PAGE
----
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June 15, 2004

Ernie Els


RAND JERRIS: 1994 and 1997 U.S. Open Champion, Ernie Els. Talk about the golf course and any changes you may have seen since '95.

ERNIE ELS: '95, that's a long time ago. I played 18 holes this morning. Actually with Sergio it's a great test. It's a great layout. There's a couple of par-3s, that's really going to test us this week, especially the 7th hole. It's a very tough green, it's a green that runs away from you from right-to-left. With the breeze we had today, it's a long iron, it's about a 4-iron in there. And I think only it's a tough hole. No. 17 is going to be another tough par-3 with a crosswind from left-to-right. But it was in great shape, they've done a great job getting it in shape for us. It's not playing as long as it did back in '95, as I remember. But you have your work cut out for you this week. The greens are so firm already. So it's just typical U.S. Open stuff.

RAND JERRIS: As a player who's had considerable success in majors, what do you do differently when you're preparing for a championship such as this.

ERNIE ELS: Well, it's a major, you want to come in, you want to feel that your game is where it should be to get yourself around the golf course like this. I've played a lot of golf leading up to this event. I've worked on my game, so it should be almost as good as it can get right now. I've had some good events leading up to this tournament. So I feel prepared. I feel ready for the tournament. I'm going to take it quite easy in the practice rounds.

I didn't play yesterday; I played 18 today. I'm going to probably play nine tomorrow and try to get myself ready, nice and easy, to Thursday. Come Thursday I feel like I'll be ready. I've worked on my game and played a lot of competitive golf into this week.

Q. Sergio was just in here and said that the best you could do is hit 17 greens in any round, because nobody is going to hit the 7th. How many guys do you think will realistically be able to hole that green this week?

ERNIE ELS: On the 7th? Yeah, it's going to be tough to hit that green, I tell you. And I don't care which breeze is going to help us, you'll be hitting 7, 8-iron in there, and I just don't see too many balls staying on that green. The speed of these greens and the kind of slope that we have on that green, yeah, it's just not going to happen. You're going to see a lot of golf balls on the left side of that green, a lot of balls on the bunker, and a lot of 4's being made on that hole. That's just one of those things. And this is where U.S. Opens come in where you've really got to be patient. It's going to really test your patience, especially that hole.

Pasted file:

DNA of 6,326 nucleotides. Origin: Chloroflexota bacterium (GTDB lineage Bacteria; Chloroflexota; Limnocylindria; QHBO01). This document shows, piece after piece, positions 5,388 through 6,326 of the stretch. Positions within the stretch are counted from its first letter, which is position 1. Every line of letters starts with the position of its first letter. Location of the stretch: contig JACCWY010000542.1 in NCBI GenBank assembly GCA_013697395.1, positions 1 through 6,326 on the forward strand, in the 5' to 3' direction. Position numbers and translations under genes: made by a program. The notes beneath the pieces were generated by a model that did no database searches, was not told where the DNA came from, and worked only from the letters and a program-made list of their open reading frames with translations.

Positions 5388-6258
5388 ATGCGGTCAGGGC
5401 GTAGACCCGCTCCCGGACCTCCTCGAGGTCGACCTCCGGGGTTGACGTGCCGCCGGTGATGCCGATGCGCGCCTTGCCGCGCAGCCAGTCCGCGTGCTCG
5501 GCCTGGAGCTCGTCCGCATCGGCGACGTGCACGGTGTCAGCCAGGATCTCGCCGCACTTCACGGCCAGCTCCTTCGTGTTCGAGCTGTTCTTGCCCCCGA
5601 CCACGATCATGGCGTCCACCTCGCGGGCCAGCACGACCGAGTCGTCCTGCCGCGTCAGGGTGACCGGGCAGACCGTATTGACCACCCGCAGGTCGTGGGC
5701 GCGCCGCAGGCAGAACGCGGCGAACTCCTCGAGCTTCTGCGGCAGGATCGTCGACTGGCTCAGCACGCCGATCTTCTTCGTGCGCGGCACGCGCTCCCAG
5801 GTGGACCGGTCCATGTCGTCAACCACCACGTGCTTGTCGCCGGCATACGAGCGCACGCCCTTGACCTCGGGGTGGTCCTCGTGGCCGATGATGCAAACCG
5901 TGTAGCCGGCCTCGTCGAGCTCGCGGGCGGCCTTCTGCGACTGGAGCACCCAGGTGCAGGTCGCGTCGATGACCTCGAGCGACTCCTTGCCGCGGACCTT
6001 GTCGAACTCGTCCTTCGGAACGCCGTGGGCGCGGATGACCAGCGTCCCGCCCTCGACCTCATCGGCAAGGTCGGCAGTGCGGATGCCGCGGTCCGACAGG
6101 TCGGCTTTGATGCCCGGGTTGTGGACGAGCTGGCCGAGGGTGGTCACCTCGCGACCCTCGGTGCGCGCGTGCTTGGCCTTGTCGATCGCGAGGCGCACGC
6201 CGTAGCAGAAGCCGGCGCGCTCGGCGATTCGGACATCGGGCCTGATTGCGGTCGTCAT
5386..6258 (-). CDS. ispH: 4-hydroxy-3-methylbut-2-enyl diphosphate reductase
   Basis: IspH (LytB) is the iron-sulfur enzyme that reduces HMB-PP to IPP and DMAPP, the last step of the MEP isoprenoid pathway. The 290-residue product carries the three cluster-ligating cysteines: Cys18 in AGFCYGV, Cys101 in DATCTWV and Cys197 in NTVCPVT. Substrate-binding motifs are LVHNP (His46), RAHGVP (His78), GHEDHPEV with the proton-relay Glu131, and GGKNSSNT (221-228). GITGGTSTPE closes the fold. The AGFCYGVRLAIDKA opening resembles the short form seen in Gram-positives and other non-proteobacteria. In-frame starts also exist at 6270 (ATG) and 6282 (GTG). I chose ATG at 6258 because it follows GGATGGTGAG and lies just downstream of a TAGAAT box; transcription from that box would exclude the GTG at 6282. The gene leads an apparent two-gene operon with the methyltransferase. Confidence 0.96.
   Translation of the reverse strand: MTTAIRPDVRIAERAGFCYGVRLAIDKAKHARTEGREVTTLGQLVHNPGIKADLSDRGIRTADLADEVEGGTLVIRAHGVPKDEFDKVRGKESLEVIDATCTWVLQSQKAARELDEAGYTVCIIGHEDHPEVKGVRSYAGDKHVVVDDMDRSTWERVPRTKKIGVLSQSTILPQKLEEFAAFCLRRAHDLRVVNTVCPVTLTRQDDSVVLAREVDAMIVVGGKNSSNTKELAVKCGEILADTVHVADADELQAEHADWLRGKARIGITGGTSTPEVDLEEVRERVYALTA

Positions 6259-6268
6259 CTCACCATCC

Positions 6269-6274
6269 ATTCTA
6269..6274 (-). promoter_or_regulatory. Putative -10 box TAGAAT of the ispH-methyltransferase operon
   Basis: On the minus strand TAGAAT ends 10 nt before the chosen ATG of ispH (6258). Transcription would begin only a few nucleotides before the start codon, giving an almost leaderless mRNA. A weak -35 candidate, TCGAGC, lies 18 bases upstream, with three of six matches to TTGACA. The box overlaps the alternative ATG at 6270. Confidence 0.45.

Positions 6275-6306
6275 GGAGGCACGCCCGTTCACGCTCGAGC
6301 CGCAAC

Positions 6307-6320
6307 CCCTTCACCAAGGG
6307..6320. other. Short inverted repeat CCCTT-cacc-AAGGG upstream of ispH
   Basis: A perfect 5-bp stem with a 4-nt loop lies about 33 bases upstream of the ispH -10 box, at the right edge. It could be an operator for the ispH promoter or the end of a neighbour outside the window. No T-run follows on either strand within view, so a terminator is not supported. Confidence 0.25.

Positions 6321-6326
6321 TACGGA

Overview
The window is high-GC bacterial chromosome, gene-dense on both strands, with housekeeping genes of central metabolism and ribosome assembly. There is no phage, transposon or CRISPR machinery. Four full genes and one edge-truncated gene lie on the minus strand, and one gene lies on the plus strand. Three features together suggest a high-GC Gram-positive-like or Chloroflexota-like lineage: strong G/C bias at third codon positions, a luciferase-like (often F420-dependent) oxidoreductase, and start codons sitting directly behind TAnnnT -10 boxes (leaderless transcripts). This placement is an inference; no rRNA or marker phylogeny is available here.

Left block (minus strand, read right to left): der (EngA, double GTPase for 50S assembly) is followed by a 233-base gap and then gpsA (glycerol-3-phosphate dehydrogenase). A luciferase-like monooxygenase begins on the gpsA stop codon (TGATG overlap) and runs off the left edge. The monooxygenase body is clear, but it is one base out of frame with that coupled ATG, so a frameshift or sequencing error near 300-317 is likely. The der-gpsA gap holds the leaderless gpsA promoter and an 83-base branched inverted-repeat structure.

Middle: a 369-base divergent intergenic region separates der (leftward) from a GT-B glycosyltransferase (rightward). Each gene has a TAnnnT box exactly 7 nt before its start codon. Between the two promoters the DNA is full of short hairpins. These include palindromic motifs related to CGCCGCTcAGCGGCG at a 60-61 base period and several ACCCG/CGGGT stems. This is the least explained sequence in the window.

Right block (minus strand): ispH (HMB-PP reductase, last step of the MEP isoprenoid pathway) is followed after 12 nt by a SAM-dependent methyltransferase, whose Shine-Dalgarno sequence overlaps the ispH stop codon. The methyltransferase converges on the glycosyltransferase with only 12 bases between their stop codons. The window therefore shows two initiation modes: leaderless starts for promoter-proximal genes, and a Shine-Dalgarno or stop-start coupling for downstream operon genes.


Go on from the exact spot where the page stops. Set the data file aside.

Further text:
Q. Do you see Sergio moving closer and closer to winning a major and is it a matter of just not if, but when he does?

ERNIE ELS: Yeah, definitely. I think Sergio has been working on his game, as you all know. And I played with him this morning. He won last week, so he's back on track, so to speak. And he's obviously a great talent in the game. And obviously he's always going to have a chance to win a major.

Q. You talked about yourself having a strong year. Vijay Singh, Sergio, Phil Mickelson, so many players are strong heading into this event, can you talk about that?

ERNIE ELS: It's nice, those kind of players that you mentioned have been playing well. And those are the players that have had more experience than maybe any other players coming into this week in U.S. Opens. So I think you look at players like those who might do well. And actually I'd like to mention that I have played well this whole year. There's no reason why I shouldn't be in contention this week. But I think this type of golf course opens it up again for a lot of other players. I think it's not going to favor the long hitter. It's going to favor the guy who is going to keep his patience and keep the ball in play and so there's a lot of other players who have a chance to win. So it's quite an open U.S. Open this year.

Q. How many times do you figure like you're going to hit driver out there, that isn't as crucial a club this week like at Bethpage where it was longer, or are you going to use it occasionally depending on the direction of the wind?

ERNIE ELS: I feel like the front nine I was hitting quite a few drivers. And maybe just the downhill and downwind third hole today I hit a 2-iron, but the rest of them I hit drivers. There was quite a few holes that have crosswind and you've got to try to get yourself up on the fairway. You need to get yourself closer to these greens with how small. You're going to miss some fairways. And if you get yourself closer to some of these greens, you get right in there. So I'll be hitting quite a few drivers. It's not the longest U.S. Open course I've ever played, but definitely with the breeze blowing it's going to be one of the more difficult ones.

Q. Obviously the fashion in which you won Memorial impressed a lot of your fellow pros, and you said you're playing about as well as you can. How would you describe your game now compared to over your career; is this about as good as it can get, do you feel like you're sort of peaking?

ERNIE ELS: I think Memorial I played almost as good as I could. And when I get on a streak I'd like to say that's as good as it gets. I want to feel that I can still get better in this game. At the start of the year I really got it going and I feel like I got it going again a little bit, especially after The Masters disappointment. It was good to play good golf again. And it hasn't affected me too much, so I'm playing good golf again and I want to win tournaments. The way I ended Memorial, obviously that's the way you want to win golf tournaments, playing good over a weekend. That was obviously a good confidence boost. But I would like to think that I can still get a lot better in this game. So that's what we want from it.